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Civil Engineer


This career is expected to grow 19 percent through 2020.
Spurred by general population growth and the related need to improve the nation’s infrastructure, more civil engineers will be needed to design and construct or expand transportation, water supply, and pollution control systems and buildings and building complexes. They also will be needed to repair or replace existing roads, bridges and other public structures.
In 2010, civil engineers earned an average salary of $77,560. The lowest 10 percent earned $50,560, while the highest 10 percent earned more than $119,320.
Civil engineers design and supervise the construction of roads, buildings, airports, tunnels, dams, bridges, and water supply and sewage systems. They must consider many factors in the design process, from the construction costs and expected lifetime of a project to government regulations and potential environmental hazards such as earthquakes and hurricanes.
Civil engineering, considered one of the oldest engineering disciplines, encompasses many specialties. The major ones are structural, water resources, construction, environmental, transportation and geo-technical engineering.
Many civil engineers hold supervisory or administrative positions, from supervisor of a construction site to city engineer. Others may work in design, construction, research and teaching.
To become a civil engineer, you will need to earn at least a bachelor’s degree in civil engineering or surveying, an allied career area.
About 1,830 programs at colleges and universities offer bachelor’s degrees in engineering accredited by the Accreditation Board for Engineering and Technology (ABET). Most programs are four years; sometimes students need five years to complete a four-year curriculum.
All 50 states and the District of Columbia require licensure for engineers who offer their services directly to the public. Engineers who are licensed are called professional engineers (PE). This licensure generally requires a degree from an ABET-accredited engineering program, four years of relevant work experience and successful completion of a state examination.
Entering the Field:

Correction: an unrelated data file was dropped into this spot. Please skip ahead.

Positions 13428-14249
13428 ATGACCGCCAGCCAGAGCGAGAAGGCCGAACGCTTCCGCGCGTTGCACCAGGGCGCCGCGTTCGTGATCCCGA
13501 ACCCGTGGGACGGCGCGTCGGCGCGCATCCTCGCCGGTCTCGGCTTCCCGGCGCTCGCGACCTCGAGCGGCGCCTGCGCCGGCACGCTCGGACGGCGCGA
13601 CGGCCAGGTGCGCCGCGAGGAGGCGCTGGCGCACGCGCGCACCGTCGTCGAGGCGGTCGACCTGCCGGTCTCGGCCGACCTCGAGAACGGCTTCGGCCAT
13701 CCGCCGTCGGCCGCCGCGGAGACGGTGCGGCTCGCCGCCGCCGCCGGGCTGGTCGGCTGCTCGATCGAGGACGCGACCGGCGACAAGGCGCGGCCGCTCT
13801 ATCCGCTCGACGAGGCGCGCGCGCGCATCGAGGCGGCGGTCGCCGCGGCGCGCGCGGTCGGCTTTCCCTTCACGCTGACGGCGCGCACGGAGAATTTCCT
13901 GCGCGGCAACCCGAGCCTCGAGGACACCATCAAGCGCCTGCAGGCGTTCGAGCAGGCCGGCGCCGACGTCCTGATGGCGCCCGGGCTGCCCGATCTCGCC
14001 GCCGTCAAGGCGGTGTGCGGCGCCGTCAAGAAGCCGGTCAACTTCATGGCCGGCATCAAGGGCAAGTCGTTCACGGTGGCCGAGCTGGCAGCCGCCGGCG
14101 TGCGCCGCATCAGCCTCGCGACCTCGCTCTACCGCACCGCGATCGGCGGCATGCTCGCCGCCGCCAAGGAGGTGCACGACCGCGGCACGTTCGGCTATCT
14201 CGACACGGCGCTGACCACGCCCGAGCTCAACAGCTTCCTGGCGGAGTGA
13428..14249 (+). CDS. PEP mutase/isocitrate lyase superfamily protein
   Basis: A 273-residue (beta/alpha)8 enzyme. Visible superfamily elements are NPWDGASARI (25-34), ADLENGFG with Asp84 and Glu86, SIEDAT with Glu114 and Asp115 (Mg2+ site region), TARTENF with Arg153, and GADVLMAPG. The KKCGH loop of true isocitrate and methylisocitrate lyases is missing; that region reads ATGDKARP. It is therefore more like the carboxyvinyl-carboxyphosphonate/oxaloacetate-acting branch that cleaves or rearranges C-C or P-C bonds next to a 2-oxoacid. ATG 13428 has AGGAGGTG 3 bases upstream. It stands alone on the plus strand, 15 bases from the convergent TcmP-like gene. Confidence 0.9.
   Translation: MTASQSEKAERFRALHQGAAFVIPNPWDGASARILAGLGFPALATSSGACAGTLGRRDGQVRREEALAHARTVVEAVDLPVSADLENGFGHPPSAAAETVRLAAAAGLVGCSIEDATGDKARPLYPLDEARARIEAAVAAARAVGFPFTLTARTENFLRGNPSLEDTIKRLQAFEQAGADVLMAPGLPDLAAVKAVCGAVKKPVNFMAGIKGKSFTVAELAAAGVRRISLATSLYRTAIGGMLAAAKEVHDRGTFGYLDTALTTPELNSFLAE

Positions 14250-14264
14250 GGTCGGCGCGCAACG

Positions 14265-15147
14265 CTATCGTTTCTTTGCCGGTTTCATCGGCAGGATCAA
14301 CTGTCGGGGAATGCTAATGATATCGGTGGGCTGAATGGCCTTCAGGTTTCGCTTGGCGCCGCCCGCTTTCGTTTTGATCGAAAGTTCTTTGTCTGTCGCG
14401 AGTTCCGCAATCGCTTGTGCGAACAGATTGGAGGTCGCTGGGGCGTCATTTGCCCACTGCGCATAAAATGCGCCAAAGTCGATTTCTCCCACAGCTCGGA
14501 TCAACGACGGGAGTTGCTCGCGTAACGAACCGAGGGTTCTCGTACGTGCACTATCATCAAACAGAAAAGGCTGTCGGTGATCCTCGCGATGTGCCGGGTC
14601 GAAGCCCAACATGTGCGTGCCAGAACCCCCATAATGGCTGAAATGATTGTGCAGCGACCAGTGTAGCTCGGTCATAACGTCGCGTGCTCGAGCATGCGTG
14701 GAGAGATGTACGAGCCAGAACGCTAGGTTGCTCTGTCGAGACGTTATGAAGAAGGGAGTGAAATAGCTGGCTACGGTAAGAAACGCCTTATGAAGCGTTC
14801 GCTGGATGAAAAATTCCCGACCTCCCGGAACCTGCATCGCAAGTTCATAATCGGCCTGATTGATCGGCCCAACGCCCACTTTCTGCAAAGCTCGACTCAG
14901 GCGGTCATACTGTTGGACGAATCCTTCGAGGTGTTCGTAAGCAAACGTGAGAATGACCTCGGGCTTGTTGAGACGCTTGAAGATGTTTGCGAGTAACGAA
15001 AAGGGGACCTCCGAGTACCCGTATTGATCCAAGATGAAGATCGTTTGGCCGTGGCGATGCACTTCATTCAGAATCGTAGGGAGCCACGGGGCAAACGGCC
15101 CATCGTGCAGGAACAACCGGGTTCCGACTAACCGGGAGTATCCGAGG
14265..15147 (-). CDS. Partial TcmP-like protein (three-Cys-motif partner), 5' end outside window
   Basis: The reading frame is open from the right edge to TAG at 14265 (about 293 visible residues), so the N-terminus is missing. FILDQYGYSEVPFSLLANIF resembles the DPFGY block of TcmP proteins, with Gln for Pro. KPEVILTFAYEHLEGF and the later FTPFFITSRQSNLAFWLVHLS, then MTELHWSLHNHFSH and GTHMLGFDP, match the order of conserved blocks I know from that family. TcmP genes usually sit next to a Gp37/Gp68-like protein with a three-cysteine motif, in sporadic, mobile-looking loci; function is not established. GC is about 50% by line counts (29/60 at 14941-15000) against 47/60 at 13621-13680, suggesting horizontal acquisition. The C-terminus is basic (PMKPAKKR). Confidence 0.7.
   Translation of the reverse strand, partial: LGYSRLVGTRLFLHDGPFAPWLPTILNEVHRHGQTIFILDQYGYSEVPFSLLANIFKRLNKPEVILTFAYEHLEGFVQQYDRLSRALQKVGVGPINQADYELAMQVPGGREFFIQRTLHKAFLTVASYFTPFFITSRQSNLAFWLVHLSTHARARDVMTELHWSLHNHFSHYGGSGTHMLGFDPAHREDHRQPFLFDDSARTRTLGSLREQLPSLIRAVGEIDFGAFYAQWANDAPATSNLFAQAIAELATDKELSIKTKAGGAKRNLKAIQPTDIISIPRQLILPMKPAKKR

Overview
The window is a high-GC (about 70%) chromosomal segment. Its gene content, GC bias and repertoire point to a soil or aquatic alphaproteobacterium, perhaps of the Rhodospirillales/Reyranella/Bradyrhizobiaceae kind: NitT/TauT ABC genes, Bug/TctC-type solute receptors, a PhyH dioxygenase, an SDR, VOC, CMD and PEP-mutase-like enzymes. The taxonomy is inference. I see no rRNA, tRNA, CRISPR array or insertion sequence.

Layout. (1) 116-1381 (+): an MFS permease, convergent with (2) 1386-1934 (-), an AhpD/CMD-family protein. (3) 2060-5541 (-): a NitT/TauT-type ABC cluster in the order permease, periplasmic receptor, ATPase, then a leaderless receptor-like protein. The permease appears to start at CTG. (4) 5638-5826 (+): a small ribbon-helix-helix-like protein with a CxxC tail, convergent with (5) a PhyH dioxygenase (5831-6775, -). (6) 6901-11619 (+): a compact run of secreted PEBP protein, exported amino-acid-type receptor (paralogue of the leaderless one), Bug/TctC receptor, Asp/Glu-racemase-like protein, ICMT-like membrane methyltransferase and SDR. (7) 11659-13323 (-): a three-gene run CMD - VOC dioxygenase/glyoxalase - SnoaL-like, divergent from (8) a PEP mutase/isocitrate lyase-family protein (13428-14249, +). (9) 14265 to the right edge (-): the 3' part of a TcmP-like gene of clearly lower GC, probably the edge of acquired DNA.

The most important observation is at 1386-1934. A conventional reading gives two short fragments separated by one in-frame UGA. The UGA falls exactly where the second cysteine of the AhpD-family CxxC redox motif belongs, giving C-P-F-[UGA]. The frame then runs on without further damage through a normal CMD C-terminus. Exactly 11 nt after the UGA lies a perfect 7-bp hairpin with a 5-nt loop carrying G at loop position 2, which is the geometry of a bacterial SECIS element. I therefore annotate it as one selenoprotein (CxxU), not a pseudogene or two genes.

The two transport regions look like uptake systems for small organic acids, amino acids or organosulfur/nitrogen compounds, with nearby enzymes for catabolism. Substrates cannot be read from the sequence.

Some enter civil engineering by earning an associate degree in surveying, one specialty area that is performed by civil engineers. Advancement in this field usually requires a bachelor’s degree in civil engineering but occasionally a college graduate with a degree in a natural science or mathematics may qualify for civil engineering tasks and associated careers.
Career Changers:
There are a number of allied career areas—such as wastewater treatment, geo-spatial surveying, construction, environmental science, and geographic information systems (GIS)—where certificates or bachelor’s degrees can qualify you to work as part of an engineering team or inside an engineering firm without earning a formal ABET-accredited engineering degree. 
Anyone with managerial experience might take an advanced certificate or master’s degree in technology management to re-focus their career for work with engineers or inside an engineering development firm. Construction management degrees are popular among those who want to work on the “practical” side of engineering or in the field overseeing large commercial and residential developments.


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Accreditation Board for Engineering and Technology (ABET)
American Society for Engineering Education
American Society of Civil Engineers
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Source for salary and growth data is the Bureau of Labor Statistics. For more information on careers in civil engineering, salaries, and job prospects visit: U.S. Department of Labor, Occupational Outlook Handbook, 2012-12 Edition, Civil Engineers.